Post # 1
Eversince my partner and I bought a new home with a huge lawn that our dog can run laps around, people with kids or dogs seem to think that we don’t have anything to do on weekends and have the room to put their kids or dogs at our place for a day or two.
I guess whenever they talk about their kids or dogs, I’m enthusiatic in asking questions and showing interest, but that doesn’t mean I want to look after them!
I just had to rant about it after relenting to a work colleague wanting to go on a holiday for a week and to leave his Husky puppy with us. At first I was fine with it since I only need to give it food and water. However being responsible, I made mention that he bring food, toys, leash, bedding, etc…but on the day, he came with JUST the dog. He came really late at night and he was flying out the next morning so obviously we had to buy everything the dog needed to survive the week. His dog eats 3 times more than our dog and dug up holes all over the lawn. 🙁
How do you make excuses or deal with on-the-spot situations like this?
Post # 3
Find a good kenel and recommend it to all your friends and family. For the kids just make up plans for that night like dh and I have tickets to a show and just can’t miss it.
Post # 4
Wow I hope that dog owner paid you back at least! I’d just say you can’t watch the dog or kid when you’re asked. Say you have other plans. If you say no enough times, people will get the hint.
Post # 5
- Wedding: June 2012 - Pippin Hill Farm & Vineyards
I have a friend with a very high strung dog. My golden is chill. I just told her that I didn’t want to handle both of our dogs at once (we’ve watched a little doodle, which was a totally different story). A perceptive person wouldn’t push.
Set the boundary now…there might be more dogs waiting in the wings!
Post # 6
It’s rude for anyone to invite their pets and/or kids over to your house. When someone approaches you about it, just say no. Don’t give excuses, apologies, or explanations. Be polite but firm. If someone gets offended by a simple NO, then it’s probably not worth being close to someone with so little respect for you and your time/money. Setting boundaries is important, otherwise people will walk all over you!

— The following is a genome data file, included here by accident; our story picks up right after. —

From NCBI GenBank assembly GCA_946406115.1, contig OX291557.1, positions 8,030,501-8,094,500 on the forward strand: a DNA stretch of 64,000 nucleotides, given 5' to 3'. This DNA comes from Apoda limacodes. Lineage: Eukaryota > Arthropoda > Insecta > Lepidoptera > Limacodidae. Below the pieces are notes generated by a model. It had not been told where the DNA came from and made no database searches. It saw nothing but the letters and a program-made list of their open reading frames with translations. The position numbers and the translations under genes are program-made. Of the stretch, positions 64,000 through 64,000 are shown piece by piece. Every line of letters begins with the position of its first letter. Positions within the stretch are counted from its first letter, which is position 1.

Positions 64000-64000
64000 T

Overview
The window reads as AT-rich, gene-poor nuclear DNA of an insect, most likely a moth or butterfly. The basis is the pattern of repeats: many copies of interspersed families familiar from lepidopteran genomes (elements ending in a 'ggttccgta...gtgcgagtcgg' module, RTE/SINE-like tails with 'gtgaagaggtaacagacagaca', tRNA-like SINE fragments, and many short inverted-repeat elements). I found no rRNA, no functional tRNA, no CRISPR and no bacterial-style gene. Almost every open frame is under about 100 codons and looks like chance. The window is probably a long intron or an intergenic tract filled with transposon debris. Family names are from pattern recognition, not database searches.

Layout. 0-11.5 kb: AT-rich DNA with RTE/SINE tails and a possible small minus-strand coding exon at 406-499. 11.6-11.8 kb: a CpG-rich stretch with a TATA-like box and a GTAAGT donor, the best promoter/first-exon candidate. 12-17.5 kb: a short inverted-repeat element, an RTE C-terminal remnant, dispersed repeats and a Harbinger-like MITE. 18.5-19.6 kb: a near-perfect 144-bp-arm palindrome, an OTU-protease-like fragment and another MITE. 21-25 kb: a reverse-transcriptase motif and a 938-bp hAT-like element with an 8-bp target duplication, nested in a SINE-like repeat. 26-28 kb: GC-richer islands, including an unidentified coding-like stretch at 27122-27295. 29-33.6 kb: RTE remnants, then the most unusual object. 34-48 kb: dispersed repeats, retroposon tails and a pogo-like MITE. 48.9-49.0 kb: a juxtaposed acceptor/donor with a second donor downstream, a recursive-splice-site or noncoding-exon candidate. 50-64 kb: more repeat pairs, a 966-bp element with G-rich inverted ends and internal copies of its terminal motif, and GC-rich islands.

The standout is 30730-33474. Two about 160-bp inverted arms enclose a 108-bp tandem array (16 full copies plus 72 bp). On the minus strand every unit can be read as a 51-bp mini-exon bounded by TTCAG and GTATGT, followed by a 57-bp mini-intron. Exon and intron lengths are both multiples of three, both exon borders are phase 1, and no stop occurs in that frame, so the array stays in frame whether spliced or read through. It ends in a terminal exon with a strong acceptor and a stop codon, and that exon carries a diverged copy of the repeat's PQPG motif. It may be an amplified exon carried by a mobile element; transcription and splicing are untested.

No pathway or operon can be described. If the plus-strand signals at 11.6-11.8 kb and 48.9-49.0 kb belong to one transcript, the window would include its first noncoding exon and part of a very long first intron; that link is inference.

Post # 7
Cave, and start your own dog sitting venutre?
LOL just kidding! I think you just need to be firm and set the standard. It’s okay to do favors , especially in exchange for someone watching your dog, but if you do it all the time without really wanting to people only see the part about you doing it- so they assume its an option!
Post # 8
Come up with a few ‘pat’ answers, so you don’t feel like you are put on the spot with nothing to say!
“I’m sorry, I’m unable to watch Fido for you”
“I’m sorry, it won’t be possible; I know of a great dog-sitter – would you like their info?”
Post # 9
“I’d LOVE to look after your kids! You know, funny story, I looked after my other friend’s kids last week and one of them ran away and was missing for like, 6 hours. I didn’t even notice! The police came and everything!! But yes, again, I would LOVE to look after your kids!!”
Post # 10
@Eva Peron: The dog hotel comment will be my next joke if anyone asks the second time…hahaha.
@redheadem: Yet to see any money from him! Didn’t even get a thank you from his fiance when she came to pick up the dog. Guess this is one couple to cut off.
Thanks for all the ideas! Starting with the “sorry, not free’ from this weekend!
Post # 11
Post # 12
My advise? Have a neutral answer when people ask “What are you doing this weekend (or whatever date they ask)?” When people ask that, they may be wanting to obligate you for something. That is a totally different question than, “Can you watch my dog on the weekend of August XX?” or “Want to come to dinner on August XX?” I had to learn that the hard way myself.
A neutral answer could be “We have some plans for the weekend, but why do you ask?
You sound really nice and not-so-nice people can take advantage of that. Best wishes.